haniwa on stamps
Haniwa are: Iconic, fetishistic, historical, cultural, funerary, sublime, honorific, symbolic, representational, and just plain neat.

Table of Contents



"The Kofun, or Tumulus, period (c. A.D. 300-c. A.D. 500) is named for the mound-covered tombs of clan chieftains built during these centuries, which saw the gradual consolidation of central authority. Artifacts from these tombs, including armor and a variety of ornamental objects, reflect close contact with the Korean Peninsula during the period. The tombs were bordered by clay cylinders called haniwa, which were often mounted by simple but expressive clay sculptures, most notably human and animal forms."

Chronology of Japan's Fine Arts.

Japan: A Pocket Guide, 1996 Edition (Foreign Press Center)

At the two earliest known burial mounds, Chausuyama and Hiwasushime no Mikota , haniwa were found near the summit of the mound. Thus, haniwa are a distinctive element of the Tumulus Period. Tumuli were built throughout the entire are which is now Japan; haniwa have been found on all except those in the Northernmost areas.
The earliest forms were simple cylinders. Later, military implements, animals, and humans were represented (see my list of types). All of the forms have a charming simplicity. In part, this was due to the practical nature of the craft: after an important person died, many of these sculptures were needed before the burial ceremony. Also, they were intended to be seen from a distance. Still, haniwa have revealed many important details about life during this period.
The Kofun era faded out with the introduction of Buddhism. Bodies were cremated and no longer buried, and Buddhist priests wanted to re-direct the enormous resources from tomb-building into temple-building.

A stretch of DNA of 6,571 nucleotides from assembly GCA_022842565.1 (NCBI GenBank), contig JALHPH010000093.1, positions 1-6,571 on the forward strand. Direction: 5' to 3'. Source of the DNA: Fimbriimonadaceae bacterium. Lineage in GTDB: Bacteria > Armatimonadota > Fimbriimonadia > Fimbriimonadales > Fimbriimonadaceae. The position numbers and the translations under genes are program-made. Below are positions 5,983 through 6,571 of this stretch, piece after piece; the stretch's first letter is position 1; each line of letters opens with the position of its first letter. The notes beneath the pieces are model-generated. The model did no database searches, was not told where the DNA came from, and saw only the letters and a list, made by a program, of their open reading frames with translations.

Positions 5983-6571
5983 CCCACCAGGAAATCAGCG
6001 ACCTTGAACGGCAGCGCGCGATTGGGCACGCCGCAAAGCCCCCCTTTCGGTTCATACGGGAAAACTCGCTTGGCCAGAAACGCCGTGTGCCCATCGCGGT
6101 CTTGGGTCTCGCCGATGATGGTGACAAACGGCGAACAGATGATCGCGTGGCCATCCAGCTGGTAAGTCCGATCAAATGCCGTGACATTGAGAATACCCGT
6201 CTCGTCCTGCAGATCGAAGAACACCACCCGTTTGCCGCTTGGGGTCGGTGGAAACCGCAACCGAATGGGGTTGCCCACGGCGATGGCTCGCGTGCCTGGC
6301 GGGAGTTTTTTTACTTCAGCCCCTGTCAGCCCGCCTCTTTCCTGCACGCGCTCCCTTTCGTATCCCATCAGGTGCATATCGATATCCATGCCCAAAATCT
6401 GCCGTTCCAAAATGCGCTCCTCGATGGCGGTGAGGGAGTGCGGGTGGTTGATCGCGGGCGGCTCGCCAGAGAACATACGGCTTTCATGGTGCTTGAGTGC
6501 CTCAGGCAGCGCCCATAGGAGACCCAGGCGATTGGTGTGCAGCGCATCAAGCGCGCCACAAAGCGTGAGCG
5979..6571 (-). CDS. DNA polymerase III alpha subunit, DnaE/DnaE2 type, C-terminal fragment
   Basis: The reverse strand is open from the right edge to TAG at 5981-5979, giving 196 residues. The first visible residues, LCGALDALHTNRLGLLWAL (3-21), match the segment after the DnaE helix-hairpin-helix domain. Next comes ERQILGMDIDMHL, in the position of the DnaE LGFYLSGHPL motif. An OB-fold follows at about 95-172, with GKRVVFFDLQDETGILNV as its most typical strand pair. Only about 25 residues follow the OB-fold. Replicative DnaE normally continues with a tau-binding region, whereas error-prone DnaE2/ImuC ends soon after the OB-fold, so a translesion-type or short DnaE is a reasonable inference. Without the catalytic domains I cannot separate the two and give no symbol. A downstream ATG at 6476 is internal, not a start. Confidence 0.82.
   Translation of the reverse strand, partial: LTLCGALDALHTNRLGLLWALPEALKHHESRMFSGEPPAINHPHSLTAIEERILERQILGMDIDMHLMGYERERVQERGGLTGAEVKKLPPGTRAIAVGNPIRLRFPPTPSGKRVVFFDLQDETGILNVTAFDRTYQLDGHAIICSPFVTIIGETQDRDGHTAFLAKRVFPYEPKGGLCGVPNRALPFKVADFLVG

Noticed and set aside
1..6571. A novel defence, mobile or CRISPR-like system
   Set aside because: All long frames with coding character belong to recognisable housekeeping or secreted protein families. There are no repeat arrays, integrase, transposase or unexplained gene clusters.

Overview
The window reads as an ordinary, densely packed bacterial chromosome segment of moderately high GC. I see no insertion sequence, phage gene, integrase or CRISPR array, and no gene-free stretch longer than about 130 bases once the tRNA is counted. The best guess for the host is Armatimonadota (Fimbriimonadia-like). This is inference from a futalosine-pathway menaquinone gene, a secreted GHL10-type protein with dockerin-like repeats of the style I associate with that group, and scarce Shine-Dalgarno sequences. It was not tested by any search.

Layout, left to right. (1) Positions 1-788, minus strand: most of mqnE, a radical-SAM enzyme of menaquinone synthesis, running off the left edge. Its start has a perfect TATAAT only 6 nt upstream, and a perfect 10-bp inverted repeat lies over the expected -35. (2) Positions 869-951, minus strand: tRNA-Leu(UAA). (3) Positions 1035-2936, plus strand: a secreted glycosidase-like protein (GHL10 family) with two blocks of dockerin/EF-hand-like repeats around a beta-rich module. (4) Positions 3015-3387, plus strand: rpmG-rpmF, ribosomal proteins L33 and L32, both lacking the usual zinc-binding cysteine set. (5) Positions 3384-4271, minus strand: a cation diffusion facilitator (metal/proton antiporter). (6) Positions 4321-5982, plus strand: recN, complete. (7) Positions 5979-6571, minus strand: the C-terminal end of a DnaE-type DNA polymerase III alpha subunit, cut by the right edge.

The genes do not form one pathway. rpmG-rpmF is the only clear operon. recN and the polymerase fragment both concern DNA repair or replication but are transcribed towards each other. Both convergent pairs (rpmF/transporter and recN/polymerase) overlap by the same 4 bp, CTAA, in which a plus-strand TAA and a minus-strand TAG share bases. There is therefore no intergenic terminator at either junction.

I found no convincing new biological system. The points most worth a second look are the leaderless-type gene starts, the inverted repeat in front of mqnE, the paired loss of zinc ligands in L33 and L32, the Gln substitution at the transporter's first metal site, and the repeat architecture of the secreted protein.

Images on the Internet

The following pictures were taken at an Archeology Museum by Dave(c). Elsewhere on the web:

Haniwa in the Modern World

These clay figures continue to captivate the imagination of modern people.
"Japanese Traditional course: C"
author unknown
An influence on sculptor Isamo Noguchi.


Several Japanese cities have Haniwa Festivals in November.
Note: Contributions to the 'Send Darin to the Haniwa Festival' Fund can be made in any amount. Contact me for more details.


The following museums just might have some Haniwa for you to see.
Haniwa Festival in November.
Archaeological Museum
Kokugakuin Malkovich University
Shibuya, Tokyo.
Dave says "You can read about it in Susan Pompian's great book, Tokyo for Free,
1998, Kodansha. (Don't miss the Meguro Parasitological Museum)."

Haniwa Garden
Heiwadai Park
Miyazaki, Japan
Kyoto National Museum

Peabody Essex Museum: Japanese Arts
haniwa from the Morse collection
of the Peabody Essex museum
Peabody Essex Museum
East India Square
Salem, Massachusetts 01970

Brooklyn Museum of Art
200 Eastern Parkway,
Brooklyn, New York, 1
Tel: (718) 638-5000, Fax: (718) 638-3731,
E-MAIL: bklynmus@echonyc.com
Asia Society Museum
725 Park Avenue
New York, NY 10021
American Museum of Natural History
Central Park West at 79th Street
New York, NY 10024-5192
Has a small window in the Asian Peoples section, showing sample haniwa, and a miniature of a burial site. Not very well done, I'm sad to say.
Asian Art Museum of San Francisco,
Golden Gate Park
San Francisco, California
in The Avery Brundage Collection
Sackler/Freer Galleries ,
Smithsonian Institute
Arthur M. Sackler Gallery
1050 Independence Avenue, SW
Washington, D.C. 20560
Freer Gallery of Art
Jefferson Drive at 12th Street, SW
Washington, D.C. 20560
Asian Collection:Japan from the Johnson Museum of Art,
at Cornell University
in Ithaca, NY

Historical Context

The time before Buddhism ( 552 A.D. or 538 A.D., the year that a messenger from Korea brought Buddhist teachings to the Emperor ) can be divided into three eras:
Jomon Period : 4500 B.C (?) -- 250 B. C.
The Stone Age people of Japan. Named for their pottery, which had a characteristic impression of rope.

Yayoi Period : 250 B. C. -- 250 A. D
Influx of ideas and people from the mainland (China, Mongolia, Korea). Rice cultivation, ceramics, politics.

Kofun period : 250 A. D. Burial mounds (Kofun, Tumuli) for Emporers and clan chieftans. Haniwa. Consolidation of tribes and clans. This period is also called "The Yamato Period" (in Schauwecker's Guide , anyway), which refers to the area which was the base of power during unification. The Yamato area is in present-day Nara prefecture, also known as the Kinai, Kansai, or Kinki area. (are you confused yet?).

See also:
Japan prehistory, from the Web Museum
Yayoi & Jomon
Timetable, in French; their dates seem to be un-adjusted.
Early Japanese history (lecture outline)